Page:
Implications of Poincare symmetry: spin and mass

Is it correct for me to say that the symmetry of a quantum system with respect to the Poincare group leads to the concept of mass and spin?

The postulates of the special theory of relativity demand that the Poincare group must be a symmetry group of any closed physical system (one postulate says that inertial reference frames are related by Poincare transformations and the other says that the laws of physics are the same in any inertial reference frame).

If we are considering a single free particle then the physical states of the system are represented as state vectors in a Hilbert space (actually as rays). Wigners theorem says that a symmetry transformation of a system is (at least) represented by a unitary operator acting on the Hilbert space. Thus we are lead to classifying the (projective) unitary irreducible representations (UIR's) of the Poincare group (or equivalently, its universal cover).

It is well known that the UIR's of the Poincare group (in $D=4$) are labelled by two numbers; mass and spin (at least in the $m>0$ case). This is the group theoretic origin of the mass and spin of an elementary particle.

It seems to me, that all of this comes about from the special theory of relativity; by demanding Poincare invariance. So is it correct to say that Symmetry considerations lead to concept of mass and spin in a quantum system?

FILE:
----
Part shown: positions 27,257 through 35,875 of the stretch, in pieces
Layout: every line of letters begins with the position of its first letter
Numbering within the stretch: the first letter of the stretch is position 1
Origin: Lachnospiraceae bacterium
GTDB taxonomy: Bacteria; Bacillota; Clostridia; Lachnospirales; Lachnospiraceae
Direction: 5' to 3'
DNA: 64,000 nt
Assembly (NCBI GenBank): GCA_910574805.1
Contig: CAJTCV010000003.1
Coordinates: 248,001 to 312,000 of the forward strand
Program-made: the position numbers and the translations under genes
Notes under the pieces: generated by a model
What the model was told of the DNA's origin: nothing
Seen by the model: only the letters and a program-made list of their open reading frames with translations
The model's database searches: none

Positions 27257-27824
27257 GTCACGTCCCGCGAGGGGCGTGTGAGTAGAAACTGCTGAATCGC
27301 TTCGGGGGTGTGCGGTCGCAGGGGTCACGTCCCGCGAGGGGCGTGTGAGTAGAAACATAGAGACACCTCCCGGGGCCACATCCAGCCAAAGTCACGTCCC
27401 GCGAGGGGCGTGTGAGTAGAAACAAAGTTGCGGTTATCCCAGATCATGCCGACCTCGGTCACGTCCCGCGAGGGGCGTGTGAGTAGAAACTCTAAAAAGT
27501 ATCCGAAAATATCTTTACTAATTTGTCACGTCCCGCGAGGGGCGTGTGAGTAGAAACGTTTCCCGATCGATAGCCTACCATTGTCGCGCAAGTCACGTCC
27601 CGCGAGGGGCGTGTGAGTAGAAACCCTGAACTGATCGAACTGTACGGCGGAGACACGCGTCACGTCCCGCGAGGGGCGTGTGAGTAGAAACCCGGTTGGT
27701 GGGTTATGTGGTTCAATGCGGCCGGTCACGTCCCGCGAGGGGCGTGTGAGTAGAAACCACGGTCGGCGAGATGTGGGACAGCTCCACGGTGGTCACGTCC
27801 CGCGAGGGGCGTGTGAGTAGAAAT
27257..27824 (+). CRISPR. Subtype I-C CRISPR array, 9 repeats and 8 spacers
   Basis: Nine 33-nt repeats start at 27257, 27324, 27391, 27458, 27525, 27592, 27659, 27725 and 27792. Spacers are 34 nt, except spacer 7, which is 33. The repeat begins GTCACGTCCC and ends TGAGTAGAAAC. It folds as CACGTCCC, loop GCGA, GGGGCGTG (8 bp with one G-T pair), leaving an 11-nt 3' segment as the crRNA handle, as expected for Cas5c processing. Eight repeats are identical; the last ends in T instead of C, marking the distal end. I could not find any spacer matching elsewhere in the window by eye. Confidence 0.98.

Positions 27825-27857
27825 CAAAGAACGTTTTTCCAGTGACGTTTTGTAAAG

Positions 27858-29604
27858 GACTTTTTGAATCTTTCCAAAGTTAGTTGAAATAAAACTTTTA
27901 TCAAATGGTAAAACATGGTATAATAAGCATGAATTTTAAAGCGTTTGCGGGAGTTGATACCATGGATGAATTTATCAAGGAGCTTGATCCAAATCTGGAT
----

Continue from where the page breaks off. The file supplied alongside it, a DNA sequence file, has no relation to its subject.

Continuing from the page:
• $\uparrow$ Yes. – AccidentalFourierTransform Oct 26 '17 at 11:25
• Oh, well that's surprising... I was half expecting somebody to tell me that I am misinterpreting something... Thanks! – SigmaAlpha Oct 26 '17 at 11:31
• Actually the numbers are three: there is also the sign of $P^0$ that is Poincaré invariant and one considers physically sensible those representations with $P^0>0$ among these with $m>0$. The classification of the case $m=0$ is more complicated... – Valter Moretti Oct 26 '17 at 11:50
• You'd think after all of these questions I should be past this stuff by now... but the more deeper I try to understand it, the more questions it raises. I guess it just really fascinates me. – SigmaAlpha Oct 26 '17 at 12:03
• Please mind that questions asking whether you are correct are not really a good fit for the SE model if you are indeed correct since "Yes" is too short to even submit as an answer. Please try to ask questions in a way that an answer can actually contain meaningful information. – ACuriousMind Oct 26 '17 at 12:18